I’ve been noticing lately that Kobo has been stomping on the ability to download certain books from user libraries–and at first I thought this was simply a passing glitch. But then I started noticing it happen on books where it was particularly puzzling, i.e., releases from Tor.com. Which are DRM-free and which should not have any restrictions whatsoever upon them.
I saw this happen when I tried to pre-order John Scalzi’s Lock In, and when I sent Kobo’s CS people cranky mail about this, they told me something that made no damn sense whatsoever: that because the book was in epub3 format, that meant I couldn’t download it. I’d also noticed it happen on a free book from Tor–Mary Robinette Kowal’s “Lady Astronaut of Mars”.
Reasons why this made no damn sense:
1) A book’s format does not dictate whether you can download it. All downloading is is copying data from point A to point B. If there’s something that’s getting in the way of the data moving, that’s DRM or some other form of restriction.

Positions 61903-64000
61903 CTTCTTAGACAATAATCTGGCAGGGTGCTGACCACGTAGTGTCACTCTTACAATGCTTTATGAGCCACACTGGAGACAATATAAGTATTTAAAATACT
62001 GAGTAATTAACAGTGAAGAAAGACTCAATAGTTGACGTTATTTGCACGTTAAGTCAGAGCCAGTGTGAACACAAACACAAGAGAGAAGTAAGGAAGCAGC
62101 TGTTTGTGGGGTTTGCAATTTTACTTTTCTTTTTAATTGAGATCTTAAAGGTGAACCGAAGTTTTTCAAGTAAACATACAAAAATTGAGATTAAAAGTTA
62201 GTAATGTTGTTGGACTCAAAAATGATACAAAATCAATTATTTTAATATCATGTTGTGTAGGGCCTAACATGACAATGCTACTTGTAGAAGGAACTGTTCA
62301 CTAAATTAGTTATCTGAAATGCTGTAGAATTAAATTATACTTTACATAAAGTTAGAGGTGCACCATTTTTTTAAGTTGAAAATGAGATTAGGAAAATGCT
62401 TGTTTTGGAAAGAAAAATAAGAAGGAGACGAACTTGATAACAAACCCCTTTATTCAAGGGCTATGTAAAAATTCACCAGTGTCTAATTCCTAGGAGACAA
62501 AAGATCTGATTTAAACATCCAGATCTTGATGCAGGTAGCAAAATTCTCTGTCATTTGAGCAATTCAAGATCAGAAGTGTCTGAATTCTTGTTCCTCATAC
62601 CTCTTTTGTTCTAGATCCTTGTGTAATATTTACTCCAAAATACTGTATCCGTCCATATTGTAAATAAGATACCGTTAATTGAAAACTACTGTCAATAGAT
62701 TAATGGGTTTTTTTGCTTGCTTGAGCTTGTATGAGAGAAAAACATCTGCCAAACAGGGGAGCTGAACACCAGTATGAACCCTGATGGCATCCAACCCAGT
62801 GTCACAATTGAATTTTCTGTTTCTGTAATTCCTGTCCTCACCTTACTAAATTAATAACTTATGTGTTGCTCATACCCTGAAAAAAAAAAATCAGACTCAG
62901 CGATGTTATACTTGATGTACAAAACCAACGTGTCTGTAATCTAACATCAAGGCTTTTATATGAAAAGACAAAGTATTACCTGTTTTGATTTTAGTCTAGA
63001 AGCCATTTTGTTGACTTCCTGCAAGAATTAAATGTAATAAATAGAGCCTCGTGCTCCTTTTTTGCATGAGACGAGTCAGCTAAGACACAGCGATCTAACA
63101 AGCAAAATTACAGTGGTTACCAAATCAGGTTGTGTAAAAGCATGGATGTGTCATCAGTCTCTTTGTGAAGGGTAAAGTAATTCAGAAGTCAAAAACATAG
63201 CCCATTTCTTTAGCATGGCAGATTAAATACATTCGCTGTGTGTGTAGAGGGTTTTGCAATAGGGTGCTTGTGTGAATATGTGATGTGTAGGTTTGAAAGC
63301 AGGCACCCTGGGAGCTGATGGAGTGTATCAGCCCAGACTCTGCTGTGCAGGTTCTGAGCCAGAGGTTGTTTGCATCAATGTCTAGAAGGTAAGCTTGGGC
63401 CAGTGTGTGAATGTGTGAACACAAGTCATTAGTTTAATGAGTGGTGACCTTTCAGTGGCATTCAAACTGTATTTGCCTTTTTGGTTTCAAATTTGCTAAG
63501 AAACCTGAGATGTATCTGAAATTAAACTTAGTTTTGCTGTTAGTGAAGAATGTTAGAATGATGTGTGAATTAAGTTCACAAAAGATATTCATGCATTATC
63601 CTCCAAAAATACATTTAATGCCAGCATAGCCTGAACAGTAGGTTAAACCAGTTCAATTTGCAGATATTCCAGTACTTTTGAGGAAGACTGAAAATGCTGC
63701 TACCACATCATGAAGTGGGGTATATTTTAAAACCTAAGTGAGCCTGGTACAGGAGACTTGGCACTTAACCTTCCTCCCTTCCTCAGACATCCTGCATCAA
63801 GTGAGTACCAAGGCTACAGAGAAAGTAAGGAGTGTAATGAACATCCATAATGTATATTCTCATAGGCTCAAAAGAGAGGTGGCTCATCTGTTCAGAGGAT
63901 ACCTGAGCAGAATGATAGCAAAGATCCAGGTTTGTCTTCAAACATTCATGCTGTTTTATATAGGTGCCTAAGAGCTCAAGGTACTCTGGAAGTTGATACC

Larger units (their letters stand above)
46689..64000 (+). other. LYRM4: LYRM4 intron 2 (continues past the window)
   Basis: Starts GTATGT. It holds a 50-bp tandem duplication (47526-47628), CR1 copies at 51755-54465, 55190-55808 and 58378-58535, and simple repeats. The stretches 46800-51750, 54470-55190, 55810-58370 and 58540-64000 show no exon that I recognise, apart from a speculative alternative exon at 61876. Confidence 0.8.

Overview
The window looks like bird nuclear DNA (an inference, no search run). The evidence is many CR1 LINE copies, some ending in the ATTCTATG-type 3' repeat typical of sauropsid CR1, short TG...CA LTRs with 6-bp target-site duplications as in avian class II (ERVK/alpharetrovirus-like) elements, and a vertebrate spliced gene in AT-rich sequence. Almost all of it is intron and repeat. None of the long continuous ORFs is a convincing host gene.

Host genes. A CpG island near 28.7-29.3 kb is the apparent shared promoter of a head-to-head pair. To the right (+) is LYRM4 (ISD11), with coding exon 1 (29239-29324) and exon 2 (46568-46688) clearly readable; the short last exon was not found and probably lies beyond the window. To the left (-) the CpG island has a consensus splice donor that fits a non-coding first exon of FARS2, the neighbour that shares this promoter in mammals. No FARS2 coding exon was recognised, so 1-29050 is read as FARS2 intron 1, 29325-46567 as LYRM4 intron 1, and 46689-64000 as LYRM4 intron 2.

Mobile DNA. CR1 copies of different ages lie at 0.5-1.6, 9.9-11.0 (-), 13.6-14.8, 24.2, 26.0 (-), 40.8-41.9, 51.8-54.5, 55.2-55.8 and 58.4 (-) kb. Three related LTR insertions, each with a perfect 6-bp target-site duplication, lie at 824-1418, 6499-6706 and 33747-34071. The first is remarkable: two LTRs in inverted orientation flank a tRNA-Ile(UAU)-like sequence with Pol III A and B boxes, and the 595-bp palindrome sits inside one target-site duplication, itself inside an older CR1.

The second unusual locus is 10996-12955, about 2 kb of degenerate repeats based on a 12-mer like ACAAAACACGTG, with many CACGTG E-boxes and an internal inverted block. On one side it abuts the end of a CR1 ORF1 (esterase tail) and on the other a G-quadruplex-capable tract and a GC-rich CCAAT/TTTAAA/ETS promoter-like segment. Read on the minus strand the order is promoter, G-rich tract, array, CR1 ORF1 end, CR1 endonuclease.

2) I was able to go over to my B&N account, go find Kowal’s novelette, and download the exact same thing in the exact same format with no problems whatsoever.
So I sent Kobo additional cranky mail about this, and was told that if I wanted the book in another format, then I should complain to the publisher. And that pissed me off because the CS person didn’t understand that I wasn’t complaining about the format–I was complaining about the inability to download the thing onto my computer so that I could keep a backup copy of it around. Which I should have been able to bloody well do as I wished, because it had no DRM on it.
Meanwhile, though, B&N has trumped Kobo completely on this, because according to this post on The Digital Reader, now B&N has removed download links for ALL books in user accounts. Apparently, they’re stopping support for sideloading, according to what the poster was told in tweets.
And this just makes me crankier. Dammit, B&N, I started buying ebooks from you because Amazon was pissing me off. And Kobo, I started buying books from YOU because B&N was pissing me off, and additionally, because I wanted to support moves to partner up with independent bookstores.
But if BOTH of you are going to start denying users ability to download their damn books, all this is going to do is drive me off to find out whether Google Play will let me do this. And it’ll make me way more interested in buying books directly from publishers and from authors as often as possible.
Dammit, all I want to do is buy books, keep master copies on my computer, and put them on devices to read when I want to. This should not be difficult.